Here are the answers with discussion for yesterday’s quiz. The information provided should help you work out why you missed a question or three! If you haven’t already done the Quiz from yesterday then have a go at it before you read the answers. I hope this helps you develop an understanding of modern monetary theory (MMT) and its application to macroeconomic thinking. Comments as usual welcome, especially if I have made an error.

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Sectoral balances – Part 2

I am now using Friday’s blog space to provide draft versions of the Modern Monetary Theory textbook that I am writing with my colleague and friend Randy Wray. We expect to complete the text by the end of this year. Comments are always welcome. Remember this is a textbook aimed at undergraduate students and so the writing will be different from my usual blog free-for-all. Note also that the text I post is just the work I am doing by way of the first draft so the material posted will not represent the complete text. Further it will change once the two of us have edited it.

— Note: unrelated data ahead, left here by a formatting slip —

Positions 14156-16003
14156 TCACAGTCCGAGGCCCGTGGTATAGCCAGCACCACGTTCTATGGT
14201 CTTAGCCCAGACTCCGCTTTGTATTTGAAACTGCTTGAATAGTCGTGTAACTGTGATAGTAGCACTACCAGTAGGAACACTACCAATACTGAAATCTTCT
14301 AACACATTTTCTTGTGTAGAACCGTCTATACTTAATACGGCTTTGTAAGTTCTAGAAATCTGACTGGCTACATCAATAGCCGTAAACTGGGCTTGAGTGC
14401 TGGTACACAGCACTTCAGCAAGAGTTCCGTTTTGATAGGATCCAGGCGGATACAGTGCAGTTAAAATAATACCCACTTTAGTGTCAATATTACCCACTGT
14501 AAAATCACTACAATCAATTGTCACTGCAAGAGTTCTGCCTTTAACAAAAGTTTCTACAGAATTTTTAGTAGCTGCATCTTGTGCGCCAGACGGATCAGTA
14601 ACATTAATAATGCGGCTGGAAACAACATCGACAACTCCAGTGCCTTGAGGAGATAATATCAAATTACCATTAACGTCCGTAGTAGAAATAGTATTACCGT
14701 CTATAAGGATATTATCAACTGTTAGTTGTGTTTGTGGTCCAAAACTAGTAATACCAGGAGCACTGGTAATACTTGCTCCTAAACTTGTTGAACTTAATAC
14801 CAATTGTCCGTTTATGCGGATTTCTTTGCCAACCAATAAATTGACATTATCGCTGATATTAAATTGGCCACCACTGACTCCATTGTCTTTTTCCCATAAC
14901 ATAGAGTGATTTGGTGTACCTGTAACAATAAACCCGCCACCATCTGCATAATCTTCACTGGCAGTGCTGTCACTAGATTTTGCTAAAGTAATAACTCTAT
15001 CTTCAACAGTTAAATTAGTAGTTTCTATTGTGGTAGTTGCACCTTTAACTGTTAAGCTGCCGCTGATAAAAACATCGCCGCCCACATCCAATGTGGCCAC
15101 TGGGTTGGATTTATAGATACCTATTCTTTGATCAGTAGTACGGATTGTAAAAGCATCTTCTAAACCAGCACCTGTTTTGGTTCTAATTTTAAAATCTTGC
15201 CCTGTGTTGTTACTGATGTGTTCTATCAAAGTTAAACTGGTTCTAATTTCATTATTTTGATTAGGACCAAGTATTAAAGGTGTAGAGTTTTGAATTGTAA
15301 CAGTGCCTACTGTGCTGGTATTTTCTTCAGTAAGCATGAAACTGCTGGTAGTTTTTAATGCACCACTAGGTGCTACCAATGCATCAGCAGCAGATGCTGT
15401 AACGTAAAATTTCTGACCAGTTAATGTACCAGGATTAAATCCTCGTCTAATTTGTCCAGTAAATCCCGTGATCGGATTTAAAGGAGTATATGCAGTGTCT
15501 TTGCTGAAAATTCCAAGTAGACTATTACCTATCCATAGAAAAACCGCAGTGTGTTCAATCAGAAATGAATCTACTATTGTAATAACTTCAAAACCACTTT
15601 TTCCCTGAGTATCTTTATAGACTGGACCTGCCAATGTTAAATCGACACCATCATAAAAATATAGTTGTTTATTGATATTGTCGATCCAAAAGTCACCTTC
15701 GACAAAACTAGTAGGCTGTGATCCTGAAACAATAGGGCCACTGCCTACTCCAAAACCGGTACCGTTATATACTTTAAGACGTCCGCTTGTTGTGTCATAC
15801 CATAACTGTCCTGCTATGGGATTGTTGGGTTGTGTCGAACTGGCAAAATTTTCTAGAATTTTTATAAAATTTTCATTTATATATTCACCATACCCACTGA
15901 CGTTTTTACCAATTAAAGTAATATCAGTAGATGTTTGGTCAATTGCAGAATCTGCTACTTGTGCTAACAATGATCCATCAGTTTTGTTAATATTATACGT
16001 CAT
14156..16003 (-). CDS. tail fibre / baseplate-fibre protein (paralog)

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Saturday Quiz – September 22, 2012 – answers and discussion

Here are the answers with discussion for yesterday’s quiz. The information provided should help you understand the reasoning behind the answers. If you haven’t already done the Quiz from yesterday then have a go at it before you read the answers. I hope this helps you develop an understanding of Modern Monetary Theory (MMT) and its application to macroeconomic thinking. Comments as usual welcome, especially if I have made an error.

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Saturday Quiz – September 8, 2012 – answers and discussion

Here are the answers with discussion for yesterday’s quiz. The information provided should help you understand the reasoning behind the answers. If you haven’t already done the Quiz from yesterday then have a go at it before you read the answers. I hope this helps you develop an understanding of Modern Monetary Theory (MMT) and its application to macroeconomic thinking. Comments as usual welcome, especially if I have made an error.